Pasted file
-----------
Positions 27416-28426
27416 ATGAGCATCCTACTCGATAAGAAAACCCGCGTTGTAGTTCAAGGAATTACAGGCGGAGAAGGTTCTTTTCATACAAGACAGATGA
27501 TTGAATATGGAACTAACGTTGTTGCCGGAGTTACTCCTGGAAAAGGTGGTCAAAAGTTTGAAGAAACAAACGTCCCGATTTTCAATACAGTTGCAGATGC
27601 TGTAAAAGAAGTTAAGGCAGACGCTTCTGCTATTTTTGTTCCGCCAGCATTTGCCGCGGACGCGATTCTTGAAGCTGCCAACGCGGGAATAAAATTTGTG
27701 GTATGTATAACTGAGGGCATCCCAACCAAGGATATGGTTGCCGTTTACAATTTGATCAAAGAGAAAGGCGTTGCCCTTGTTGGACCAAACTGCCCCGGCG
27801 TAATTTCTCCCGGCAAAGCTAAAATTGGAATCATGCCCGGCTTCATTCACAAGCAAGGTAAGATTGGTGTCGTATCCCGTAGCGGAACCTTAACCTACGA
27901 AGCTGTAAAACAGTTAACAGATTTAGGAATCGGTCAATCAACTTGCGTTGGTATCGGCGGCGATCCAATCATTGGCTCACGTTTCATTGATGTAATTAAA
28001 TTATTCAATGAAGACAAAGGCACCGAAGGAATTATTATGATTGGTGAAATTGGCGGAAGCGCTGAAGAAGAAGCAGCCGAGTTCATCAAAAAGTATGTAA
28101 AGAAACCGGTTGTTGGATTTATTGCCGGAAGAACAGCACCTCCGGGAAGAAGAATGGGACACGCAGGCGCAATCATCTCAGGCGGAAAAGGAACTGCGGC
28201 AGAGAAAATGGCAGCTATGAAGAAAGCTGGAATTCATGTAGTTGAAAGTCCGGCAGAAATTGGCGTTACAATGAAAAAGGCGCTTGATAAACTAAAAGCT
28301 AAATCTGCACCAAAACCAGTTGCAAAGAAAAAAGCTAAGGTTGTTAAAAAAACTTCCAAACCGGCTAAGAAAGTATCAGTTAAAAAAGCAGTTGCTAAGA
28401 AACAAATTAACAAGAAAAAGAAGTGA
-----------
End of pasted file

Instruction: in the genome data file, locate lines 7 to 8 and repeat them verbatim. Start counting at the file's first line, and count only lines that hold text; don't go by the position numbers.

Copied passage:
27901 AGCTGTAAAACAGTTAACAGATTTAGGAATCGGTCAATCAACTTGCGTTGGTATCGGCGGCGATCCAATCATTGGCTCACGTTTCATTGATGTAATTAAA
28001 TTATTCAATGAAGACAAAGGCACCGAAGGAATTATTATGATTGGTGAAATTGGCGGAAGCGCTGAAGAAGAAGCAGCCGAGTTCATCAAAAAGTATGTAA